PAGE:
Sand-filled sanitation trucks and police sharpshooters will mix with glittering floats and giant balloons at a Macy’s Thanksgiving Day Parade that comes in a year of terrible mass shootings and not even a month after a deadly truck attack in lower Manhattan.
New York City’s mayor and police brass have repeatedly stressed that layers of security, along with hundreds of officers, will be in place for one of the nation’s biggest outdoor holiday gatherings, and that visitors should not be deterred.
“We had a couple of tough months as a nation,” Police Commissioner James O’Neill said. “We won’t ever accept such acts of hate and cowardice as inevitable in our society.”
A posting last year in an English-language magazine of the Islamic State terrorist group, which took credit for the Oct. 31 truck attack that killed eight people, mentioned the Thanksgiving parade as “an excellent target.” Authorities say there is no confirmation of a credible threat.
“I want to assure the people that we swore to protect that anytime something happens anywhere in the world, the NYPD works with our law enforcement partners and studies it and we learn from it and it informs our decision-making going forward,” O’Neill said.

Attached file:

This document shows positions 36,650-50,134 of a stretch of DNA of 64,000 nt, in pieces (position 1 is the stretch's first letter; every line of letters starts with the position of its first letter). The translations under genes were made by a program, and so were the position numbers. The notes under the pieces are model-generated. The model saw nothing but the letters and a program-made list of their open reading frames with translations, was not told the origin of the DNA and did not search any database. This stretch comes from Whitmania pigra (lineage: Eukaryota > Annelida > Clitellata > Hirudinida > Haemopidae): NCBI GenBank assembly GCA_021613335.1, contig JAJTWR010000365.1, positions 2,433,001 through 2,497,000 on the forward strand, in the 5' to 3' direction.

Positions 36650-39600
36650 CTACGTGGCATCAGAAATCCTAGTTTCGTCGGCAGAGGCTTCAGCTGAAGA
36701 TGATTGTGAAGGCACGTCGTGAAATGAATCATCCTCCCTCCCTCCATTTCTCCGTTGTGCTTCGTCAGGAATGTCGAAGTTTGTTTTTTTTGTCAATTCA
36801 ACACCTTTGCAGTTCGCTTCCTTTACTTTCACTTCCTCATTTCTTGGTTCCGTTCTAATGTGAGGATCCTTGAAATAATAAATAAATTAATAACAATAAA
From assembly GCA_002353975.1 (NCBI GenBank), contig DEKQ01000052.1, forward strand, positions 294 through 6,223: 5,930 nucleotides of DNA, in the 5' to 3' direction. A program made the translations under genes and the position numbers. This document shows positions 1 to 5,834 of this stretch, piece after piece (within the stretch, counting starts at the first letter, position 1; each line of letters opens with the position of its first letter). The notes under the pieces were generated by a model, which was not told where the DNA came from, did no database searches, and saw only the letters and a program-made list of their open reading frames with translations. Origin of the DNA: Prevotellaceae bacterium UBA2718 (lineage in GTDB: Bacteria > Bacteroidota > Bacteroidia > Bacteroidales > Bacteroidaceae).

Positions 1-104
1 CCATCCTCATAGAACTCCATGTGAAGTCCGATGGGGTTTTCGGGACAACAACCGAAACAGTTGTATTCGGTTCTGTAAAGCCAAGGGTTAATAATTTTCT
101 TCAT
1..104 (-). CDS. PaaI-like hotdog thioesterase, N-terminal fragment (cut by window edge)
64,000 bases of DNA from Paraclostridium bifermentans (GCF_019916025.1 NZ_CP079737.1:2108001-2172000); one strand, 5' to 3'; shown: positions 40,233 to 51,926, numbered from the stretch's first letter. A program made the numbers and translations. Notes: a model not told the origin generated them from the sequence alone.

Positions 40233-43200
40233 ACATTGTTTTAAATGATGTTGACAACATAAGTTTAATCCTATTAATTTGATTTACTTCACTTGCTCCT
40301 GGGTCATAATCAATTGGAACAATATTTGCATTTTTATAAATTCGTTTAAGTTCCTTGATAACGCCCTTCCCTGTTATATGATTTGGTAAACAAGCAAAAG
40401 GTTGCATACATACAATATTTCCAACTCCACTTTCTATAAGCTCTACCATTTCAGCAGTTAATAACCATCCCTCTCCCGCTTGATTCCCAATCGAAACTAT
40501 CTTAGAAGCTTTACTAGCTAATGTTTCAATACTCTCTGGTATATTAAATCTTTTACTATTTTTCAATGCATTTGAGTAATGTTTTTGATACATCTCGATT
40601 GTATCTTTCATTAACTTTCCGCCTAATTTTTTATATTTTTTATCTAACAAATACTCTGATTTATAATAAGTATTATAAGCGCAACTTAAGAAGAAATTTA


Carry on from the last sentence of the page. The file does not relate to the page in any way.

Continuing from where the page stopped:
This year’s security plan includes dozens of city sanitation trucks, which weigh about 16 tons empty and up to twice that with sand, that will be lined up as imposing barriers to traffic at every cross street along the 2 ½-mile parade route stretching from Central Park to Macy’s flagship store on 34th Street.
In addition, officers with assault weapons and portable radiation detectors will walk among the crowds, and sharpshooters on rooftops will scan building windows and balconies for anything unusual.
New York officials are also asking the tens of thousands of spectators to be alert for anything suspicious.
“There will be a cop on every block,” said NYPD Chief of Patrol Terence Monahan. “Go to that cop and say something.”
The 91st annual parade begins at 9 a.m.
Beyond the pageantry, police say they have been working on security for the parade since the moment last year’s parade ended. It’s a plan that got renewed attention after a terror attack in lower Manhattan Oct. 31, when a man in a rented truck barreled onto a crowded bike path near the World Trade Center, killing eight people.
Authorities said the 29-year-old suspect operated from a playbook put out by the Islamic State group. Sayfullo Saipov, an Uzbek immigrant, was charged with federal terrorism offenses that could qualify him for the death penalty. According to a criminal complaint, he made statements about his allegiance to the Islamic State group.
The first major event since the attack — the New York marathon, which drew tens of thousands of spectators and 50,000 runners from around the world — went off with no problems.
“We said right away New York’s response is to remain strong and resilient,” said Mayor Bill de Blasio. “We do not back down in the face of terror threats. The city is filled with resolve.”